Postsecondary education and credentials are key to economic mobility for individuals and economic competitiveness for our nation. Yet too many low-income adults and disadvantaged youth are locked out of the opportunity to earn credentials and are falling further and further behind. The Center advocates for better policies, more investment, and increased political will to address this national challenge. Learn more »

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Reengineer Education and Skill Development Systems: Federal, state, and local policies can help increase opportunity for low-income adults and disadvantaged youth by connecting education and training systems and funding innovative education and training strategies. Learn More »
Expand Student Financing and Supports: The nation needs robust student financing policies and student support services to ensure more low-income adults and disadvantaged youth complete postsecondary credentials. Learn More »
Increase Investment in Services and Capacity: States and communities can better serve more low-income youth and disadvantaged adults who seek postsecondary credentials by increasing investment in and coordination of funding for education and training. Learn More »
Strengthen Data and Accountability: Education and training systems should work together to better evaluate individual outcomes and improve services for low-income adults and disadvantaged youth. Learn More »

Oct 19, 2016  |  PERMALINK »

New, Earlier FAFSA Will Benefit Low-income, Independent Adult Students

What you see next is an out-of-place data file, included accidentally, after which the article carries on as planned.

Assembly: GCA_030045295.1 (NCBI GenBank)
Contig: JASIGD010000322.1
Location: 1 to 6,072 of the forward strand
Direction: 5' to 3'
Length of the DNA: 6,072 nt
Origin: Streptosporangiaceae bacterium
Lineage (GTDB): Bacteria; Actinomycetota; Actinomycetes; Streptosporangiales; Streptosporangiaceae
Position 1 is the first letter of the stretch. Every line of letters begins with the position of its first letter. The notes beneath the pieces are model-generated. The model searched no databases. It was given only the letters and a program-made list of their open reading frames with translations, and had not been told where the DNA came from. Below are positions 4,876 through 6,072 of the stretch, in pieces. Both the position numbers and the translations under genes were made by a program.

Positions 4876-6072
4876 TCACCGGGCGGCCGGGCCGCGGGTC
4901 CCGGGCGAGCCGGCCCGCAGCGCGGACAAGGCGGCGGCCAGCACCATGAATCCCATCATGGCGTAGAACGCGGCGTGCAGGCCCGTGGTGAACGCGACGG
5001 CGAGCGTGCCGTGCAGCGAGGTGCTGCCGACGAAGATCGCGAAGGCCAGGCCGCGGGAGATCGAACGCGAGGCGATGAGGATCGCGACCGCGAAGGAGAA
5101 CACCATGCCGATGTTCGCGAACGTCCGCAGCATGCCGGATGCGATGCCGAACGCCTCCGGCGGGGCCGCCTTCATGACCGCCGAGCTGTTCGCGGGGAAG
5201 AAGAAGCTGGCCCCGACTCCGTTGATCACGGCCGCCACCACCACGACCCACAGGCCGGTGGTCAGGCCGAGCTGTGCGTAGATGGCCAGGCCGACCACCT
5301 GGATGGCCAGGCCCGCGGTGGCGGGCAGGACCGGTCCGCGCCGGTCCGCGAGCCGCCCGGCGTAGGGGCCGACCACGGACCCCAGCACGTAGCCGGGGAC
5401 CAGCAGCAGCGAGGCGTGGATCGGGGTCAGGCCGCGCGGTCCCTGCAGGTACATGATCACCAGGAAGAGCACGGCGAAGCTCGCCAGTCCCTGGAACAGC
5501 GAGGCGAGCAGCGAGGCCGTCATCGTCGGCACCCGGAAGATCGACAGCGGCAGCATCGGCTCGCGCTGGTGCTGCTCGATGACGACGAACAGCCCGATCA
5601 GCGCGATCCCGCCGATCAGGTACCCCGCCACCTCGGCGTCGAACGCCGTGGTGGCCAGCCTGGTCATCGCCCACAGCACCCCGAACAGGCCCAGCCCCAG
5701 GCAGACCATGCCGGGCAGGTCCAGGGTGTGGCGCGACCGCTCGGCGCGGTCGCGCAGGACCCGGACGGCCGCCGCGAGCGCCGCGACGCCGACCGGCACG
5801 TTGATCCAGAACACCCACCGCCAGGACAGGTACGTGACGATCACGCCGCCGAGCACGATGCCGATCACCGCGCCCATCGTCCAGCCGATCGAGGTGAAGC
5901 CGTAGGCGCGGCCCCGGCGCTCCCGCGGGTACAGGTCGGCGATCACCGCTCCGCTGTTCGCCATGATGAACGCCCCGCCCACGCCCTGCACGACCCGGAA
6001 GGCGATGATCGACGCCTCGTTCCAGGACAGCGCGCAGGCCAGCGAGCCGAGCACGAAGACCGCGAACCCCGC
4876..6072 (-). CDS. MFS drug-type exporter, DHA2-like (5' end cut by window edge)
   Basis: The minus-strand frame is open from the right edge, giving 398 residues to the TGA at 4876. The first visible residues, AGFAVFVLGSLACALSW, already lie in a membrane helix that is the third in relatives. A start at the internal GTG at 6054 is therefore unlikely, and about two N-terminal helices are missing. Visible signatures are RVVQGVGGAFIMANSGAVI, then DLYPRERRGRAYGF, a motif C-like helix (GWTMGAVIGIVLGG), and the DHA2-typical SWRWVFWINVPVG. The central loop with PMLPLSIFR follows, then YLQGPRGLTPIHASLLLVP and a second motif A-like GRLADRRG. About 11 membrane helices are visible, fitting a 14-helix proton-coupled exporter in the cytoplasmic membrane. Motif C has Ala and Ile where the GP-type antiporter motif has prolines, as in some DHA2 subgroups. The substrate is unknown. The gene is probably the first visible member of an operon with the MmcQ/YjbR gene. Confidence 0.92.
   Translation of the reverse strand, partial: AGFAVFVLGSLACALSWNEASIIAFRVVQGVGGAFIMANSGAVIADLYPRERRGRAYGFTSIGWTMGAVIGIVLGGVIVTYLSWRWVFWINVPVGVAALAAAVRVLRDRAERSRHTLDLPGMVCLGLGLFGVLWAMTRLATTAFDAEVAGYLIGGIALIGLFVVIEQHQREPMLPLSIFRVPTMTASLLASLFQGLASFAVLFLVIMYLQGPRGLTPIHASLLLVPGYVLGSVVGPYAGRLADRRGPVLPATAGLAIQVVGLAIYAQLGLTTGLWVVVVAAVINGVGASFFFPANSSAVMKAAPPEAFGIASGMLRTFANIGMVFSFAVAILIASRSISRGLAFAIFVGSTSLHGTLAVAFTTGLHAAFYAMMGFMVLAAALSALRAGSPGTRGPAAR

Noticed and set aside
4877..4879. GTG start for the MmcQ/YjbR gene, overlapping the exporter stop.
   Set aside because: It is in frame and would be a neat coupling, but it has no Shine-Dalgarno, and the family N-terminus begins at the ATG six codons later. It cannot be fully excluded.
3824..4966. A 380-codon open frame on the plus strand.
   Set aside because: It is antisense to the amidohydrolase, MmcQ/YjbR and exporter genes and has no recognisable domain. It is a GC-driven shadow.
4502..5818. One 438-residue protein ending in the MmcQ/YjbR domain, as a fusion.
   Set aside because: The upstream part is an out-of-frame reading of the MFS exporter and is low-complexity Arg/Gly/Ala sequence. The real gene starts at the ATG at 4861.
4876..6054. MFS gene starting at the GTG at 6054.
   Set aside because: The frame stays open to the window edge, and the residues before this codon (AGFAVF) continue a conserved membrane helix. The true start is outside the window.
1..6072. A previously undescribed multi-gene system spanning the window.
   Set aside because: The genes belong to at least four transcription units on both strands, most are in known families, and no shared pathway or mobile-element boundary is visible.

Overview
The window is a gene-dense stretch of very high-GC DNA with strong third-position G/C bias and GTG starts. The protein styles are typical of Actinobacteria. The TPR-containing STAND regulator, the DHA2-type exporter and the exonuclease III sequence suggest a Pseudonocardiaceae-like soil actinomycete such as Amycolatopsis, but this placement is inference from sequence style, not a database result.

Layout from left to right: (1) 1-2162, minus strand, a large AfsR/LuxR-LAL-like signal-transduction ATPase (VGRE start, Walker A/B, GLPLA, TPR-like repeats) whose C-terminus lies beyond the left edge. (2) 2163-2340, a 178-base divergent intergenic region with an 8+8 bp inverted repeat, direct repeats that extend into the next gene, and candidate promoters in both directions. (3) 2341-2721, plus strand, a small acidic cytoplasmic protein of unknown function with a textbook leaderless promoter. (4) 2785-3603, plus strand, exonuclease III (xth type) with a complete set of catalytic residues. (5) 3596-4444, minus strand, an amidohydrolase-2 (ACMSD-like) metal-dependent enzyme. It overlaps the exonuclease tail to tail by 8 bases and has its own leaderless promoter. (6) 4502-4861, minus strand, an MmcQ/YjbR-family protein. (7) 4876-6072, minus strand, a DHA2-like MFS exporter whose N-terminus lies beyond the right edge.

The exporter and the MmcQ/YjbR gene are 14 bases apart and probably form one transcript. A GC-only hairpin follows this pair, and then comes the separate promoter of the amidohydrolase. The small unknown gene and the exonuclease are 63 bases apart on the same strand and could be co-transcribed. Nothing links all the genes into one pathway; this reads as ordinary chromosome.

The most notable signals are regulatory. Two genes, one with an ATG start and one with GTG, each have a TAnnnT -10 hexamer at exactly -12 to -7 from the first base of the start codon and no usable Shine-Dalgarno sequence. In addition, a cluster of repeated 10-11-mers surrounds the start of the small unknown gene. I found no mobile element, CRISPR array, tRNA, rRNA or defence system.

By Wayne Taliaferro

The new Free Application for Federal Student Aid (FAFSA), released on October 1 for the 2017-2018 school year, includes numerous changes that will benefit students, particularly independent adults. In addition to extending the filing period by three months, which will allow students to get information much sooner, the Department of Education (ED) has simplified the application process to make it easier to complete.

By opening the filing period 90 days earlier than last year (a change that will continue in the future), ED has enabled students to make more informed decisions about financial planning and where to enroll. Another important change is allowing students to report their household income and asset information using their prior year’s tax returns, which will be accessible through the IRS Data Retrieval Tool. Starting this year, students receiving Medicaid will qualify for the Simplified Needs Test (SNT), an alternative FAFSA filing method used to automatically qualify a student for the maximum Pell award based on their receipt of means-tested public benefits.

These changes will significantly reduce FAFSA’s complexity, a concern cited for decades by higher education advocates. Independent adult students—who make up an increasing share of college students, frequently juggle school with work and family obligations, and are often low income—will see the most benefit from the simpler application.

The new FAFSA, combined with recent federal and state investments in college access and completion initiatives, are important steps in the right direction. But there are still too many barriers for low-income and independent adult students, including remaining issues with the FAFSA filing process. The application remains overly complex, and award limits and eligibility requirements are still too strict. Low-income students continue to have low FAFSA filing and completion rates. Indeed, one-third of students who do not complete the FAFSA are Pell grant eligible. Further, federal student aid is still largely unresponsive to today’s students, independent adults in particular. CLASP looks forward to working with government and higher education institutions to ensure all students have an opportunity to earn postsecondary credentials.

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